What is Covered?
A starter level tutorial, introducing how to create a the classic brass sound.
Connecting modulation, subtract synthesis techniques and basic operation of Circle are covered.
Getting into creating your own patches can be pretty daunting if your new to the world of synthesis. Luckily Circle makes the process of learning to build your own sounds as painless as possible. If circles interface is quite new to you and you are building your confidence, it's a good idea to start with some basic sounds. A classic patch thats a good one to try is a basic synthesizer brass sound. This doesn't attempt to recreate an authentic brass section but is more an emulation of early analogue brass patches. This tutorial will lead you through the creation of the patch step by step and should help familiarize you with many of Cirlce's main components.
A good starting point is essential when building any patch. Creating a blank patch in Circle is extremely simple, hitting the 'new' button at the top of the instruments interface will immediatley bring up the initialised sound.
The new sound will not be completley empty, some basic settings are in place. A single saw wave oscillator and some simple envelope settings enable a sound to be played back. This is strictly a test patch, so there is no danger of you being distracted by complex modulations and effects.
With your patch zeroed and ready to go we can start creating the basic building blocks for our patch. When using Circle pretty much any sound is generated by the oscillators. This is the case with most subtractive synthesisers and choosing your oscillators is usually the first step in building your patch.
Circle has four main oscillator slots and additional noise and feedback oscillators, that we'll look at in later tutorials. For now we are going to activate two square wave oscillators as these are traditionally used in synth brass patches. The reason for using two oscillators will become apparent in the next step.
At this point be sure to check all the oscillators are mixed using the individual level controls in the mixer section, this way you will be able to hear both the square waves playing together.
Two square waves
De-tuning oscillators is generally a good way to add width to a sound. Here I have de-tuned each square wave n the oscillator section a small amount. You can immediately hear a chorus effect adding width to our basic patch, this will be useful for creating the brass effect.
I have also changed the width setting of each oscillator a small amount to further enhance the difference beween each wave.
De-tuned square waves
We are now ready to start shaping the sound using Circle's different components. The first area we'll look at is the filter. We need to roll off some top end here so we will use a low pass filter with a touch of resonance. This will later be automated using an envelope but for now this is the perfect setting.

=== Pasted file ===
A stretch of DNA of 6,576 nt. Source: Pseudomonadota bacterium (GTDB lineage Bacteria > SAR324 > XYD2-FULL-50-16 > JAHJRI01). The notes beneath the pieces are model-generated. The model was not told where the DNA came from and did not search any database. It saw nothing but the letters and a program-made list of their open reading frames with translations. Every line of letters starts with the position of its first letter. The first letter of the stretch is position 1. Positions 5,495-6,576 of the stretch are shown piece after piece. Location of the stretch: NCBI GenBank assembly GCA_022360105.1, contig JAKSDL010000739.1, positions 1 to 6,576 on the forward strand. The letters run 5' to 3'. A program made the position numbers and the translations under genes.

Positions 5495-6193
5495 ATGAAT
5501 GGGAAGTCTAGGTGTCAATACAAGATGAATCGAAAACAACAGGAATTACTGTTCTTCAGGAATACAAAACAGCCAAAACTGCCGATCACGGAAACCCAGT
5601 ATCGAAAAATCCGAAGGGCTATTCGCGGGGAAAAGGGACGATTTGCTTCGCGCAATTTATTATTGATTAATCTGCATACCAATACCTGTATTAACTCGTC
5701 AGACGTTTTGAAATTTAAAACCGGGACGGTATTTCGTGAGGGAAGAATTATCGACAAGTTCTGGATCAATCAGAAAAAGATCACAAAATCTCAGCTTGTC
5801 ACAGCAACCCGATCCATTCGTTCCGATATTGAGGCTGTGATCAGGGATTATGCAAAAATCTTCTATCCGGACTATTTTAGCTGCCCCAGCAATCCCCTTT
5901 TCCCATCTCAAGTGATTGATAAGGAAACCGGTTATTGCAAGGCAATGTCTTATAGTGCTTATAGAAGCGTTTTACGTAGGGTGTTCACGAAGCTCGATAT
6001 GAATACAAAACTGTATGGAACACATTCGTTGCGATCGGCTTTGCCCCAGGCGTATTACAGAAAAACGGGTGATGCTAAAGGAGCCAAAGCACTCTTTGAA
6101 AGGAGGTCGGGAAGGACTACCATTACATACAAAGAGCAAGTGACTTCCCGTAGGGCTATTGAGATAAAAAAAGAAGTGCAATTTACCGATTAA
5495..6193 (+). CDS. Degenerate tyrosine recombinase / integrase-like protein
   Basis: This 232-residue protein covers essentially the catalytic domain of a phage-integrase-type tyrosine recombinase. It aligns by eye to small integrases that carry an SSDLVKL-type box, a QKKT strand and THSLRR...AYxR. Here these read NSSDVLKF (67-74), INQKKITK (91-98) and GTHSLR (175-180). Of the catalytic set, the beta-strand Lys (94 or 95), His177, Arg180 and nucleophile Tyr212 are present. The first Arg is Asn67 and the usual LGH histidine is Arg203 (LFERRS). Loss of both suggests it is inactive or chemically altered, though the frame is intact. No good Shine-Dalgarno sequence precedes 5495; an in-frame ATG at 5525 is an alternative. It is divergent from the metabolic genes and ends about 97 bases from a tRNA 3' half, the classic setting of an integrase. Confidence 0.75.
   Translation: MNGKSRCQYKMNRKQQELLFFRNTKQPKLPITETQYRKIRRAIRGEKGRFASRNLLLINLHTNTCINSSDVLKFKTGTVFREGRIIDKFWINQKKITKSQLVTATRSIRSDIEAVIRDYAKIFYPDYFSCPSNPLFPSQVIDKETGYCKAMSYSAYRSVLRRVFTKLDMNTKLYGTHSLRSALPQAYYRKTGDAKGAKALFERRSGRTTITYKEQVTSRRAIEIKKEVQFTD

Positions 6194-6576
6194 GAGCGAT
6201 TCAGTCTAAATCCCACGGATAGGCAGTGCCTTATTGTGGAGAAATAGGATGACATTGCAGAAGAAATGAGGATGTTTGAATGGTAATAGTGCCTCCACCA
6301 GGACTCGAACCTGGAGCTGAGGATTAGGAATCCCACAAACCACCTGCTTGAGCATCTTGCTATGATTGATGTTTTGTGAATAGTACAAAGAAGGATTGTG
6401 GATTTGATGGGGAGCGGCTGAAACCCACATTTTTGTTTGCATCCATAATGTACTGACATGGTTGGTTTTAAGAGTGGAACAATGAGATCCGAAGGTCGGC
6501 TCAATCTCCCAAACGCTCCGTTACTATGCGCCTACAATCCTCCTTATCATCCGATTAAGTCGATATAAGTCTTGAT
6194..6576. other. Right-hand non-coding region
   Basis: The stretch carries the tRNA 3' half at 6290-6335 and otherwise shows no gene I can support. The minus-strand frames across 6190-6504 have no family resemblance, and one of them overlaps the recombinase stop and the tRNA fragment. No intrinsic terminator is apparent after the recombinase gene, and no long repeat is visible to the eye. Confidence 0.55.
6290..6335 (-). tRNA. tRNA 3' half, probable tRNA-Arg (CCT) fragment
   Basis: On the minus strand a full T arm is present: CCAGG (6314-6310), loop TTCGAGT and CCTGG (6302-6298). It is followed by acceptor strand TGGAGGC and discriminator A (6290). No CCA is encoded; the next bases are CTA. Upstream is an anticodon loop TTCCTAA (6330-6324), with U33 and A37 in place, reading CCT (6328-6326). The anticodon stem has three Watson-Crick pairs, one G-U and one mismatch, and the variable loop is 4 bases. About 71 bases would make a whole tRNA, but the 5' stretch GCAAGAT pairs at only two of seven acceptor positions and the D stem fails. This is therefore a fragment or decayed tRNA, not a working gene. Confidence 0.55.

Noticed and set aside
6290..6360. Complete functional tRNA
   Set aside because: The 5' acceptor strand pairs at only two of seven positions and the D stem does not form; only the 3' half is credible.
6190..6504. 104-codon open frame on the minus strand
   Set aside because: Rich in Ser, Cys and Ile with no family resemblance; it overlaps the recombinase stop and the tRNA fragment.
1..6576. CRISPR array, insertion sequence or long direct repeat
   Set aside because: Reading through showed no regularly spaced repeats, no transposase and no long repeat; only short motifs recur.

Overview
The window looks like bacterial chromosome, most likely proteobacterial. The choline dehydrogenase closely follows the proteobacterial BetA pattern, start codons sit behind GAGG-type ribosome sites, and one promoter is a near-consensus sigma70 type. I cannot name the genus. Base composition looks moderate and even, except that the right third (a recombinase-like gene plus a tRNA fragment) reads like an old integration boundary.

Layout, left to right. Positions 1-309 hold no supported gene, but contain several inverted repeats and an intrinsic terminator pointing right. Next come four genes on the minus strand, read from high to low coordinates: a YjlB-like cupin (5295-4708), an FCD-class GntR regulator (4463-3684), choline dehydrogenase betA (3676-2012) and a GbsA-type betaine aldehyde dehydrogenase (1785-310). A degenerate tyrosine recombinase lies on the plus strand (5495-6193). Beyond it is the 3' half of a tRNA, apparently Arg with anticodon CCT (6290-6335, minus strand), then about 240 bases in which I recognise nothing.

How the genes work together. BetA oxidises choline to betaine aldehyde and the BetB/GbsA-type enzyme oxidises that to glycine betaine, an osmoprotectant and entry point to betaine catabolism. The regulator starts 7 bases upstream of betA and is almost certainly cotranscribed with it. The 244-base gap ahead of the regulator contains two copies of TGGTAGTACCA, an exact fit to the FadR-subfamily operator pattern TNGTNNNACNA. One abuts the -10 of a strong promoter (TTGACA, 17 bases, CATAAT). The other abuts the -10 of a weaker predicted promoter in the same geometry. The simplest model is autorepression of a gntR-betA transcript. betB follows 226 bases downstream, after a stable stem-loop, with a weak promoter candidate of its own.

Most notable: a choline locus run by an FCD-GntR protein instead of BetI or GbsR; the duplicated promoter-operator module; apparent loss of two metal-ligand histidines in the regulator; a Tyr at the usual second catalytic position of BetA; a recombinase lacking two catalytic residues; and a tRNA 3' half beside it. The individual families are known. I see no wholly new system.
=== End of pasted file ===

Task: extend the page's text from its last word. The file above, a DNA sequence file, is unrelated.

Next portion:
Circle has two independent envelopes, neither of which are 'hard wired' to any particular destination. This is often not the case in other synths and you are limited to pre determined destinations.
In this patch envelope one is controlling the amplitude / volume (the default setting) and we will use the second to modulate the filter cut off. The first filter is set with just a small amount of attack and release to soften the dynamics a little.
To route the second envelope to the filter simply drag the small orange 'circle' from the left of the second envelope area and place it on an empty modulation slot in the filter section. The amount that the envelope effects the filter cut off can then be set by clicking on the orange circle. A pop up fader will appear and negative or positive values can easily be dialled in.
The filter envelope is fading the cut off in slightly as the sound is played. The effect of both the filters is a very loose approximation of a real brass instrument being played. You can hear that the patch is now starting to take shape and is resembling a synth brass sound.
To add some extra interest lets introduce a little vibrato into the sound. We want the vibrato to come in later in the sound after it has played for a short time. To do this we will need to use one of the LFOs (low frequency oscillators) to modulate the pitch of the two square waves.
Creating the pitch modulation is very straight forward and is done in the same way as the filter modulation. Simply drag the small red circle from the first LFO and drop it onto an empty mod slot below the tuning area of each oscillator. If you find that this is a little extreme you can modulate the fine tune control instead.
The LFO is then set to a pretty high speed and some fade and delay are added, this will create a smooth fade in of the LFOs vibrato effect. Overall this adds a subtle wobble and makes the sound a little more 'human'.
Some vibrato is added
As a final touch I added some subtle reverb to the patch. Circle has a great multi fx processor with a total of three slots. These slots can be programmed to supply any effect you like. I have used the last slot for a room sized reverb patch and have sent a moderate amount of signal to it.
The patch is now complete and sounds pretty good. You can see from this short tutorial that basic patches are easily created from scratch in Circle and it is not to difficult to get into creating your own sounds. In future tutorials I will tackle more complex sounds and cover the advanced features of Circle.
Some reverb is added
The final patch
Tutorial 1: Creating a Classic Brass Sound
Download the tutorial in plain text format, the associated audio files and the completed Circle sound/patch.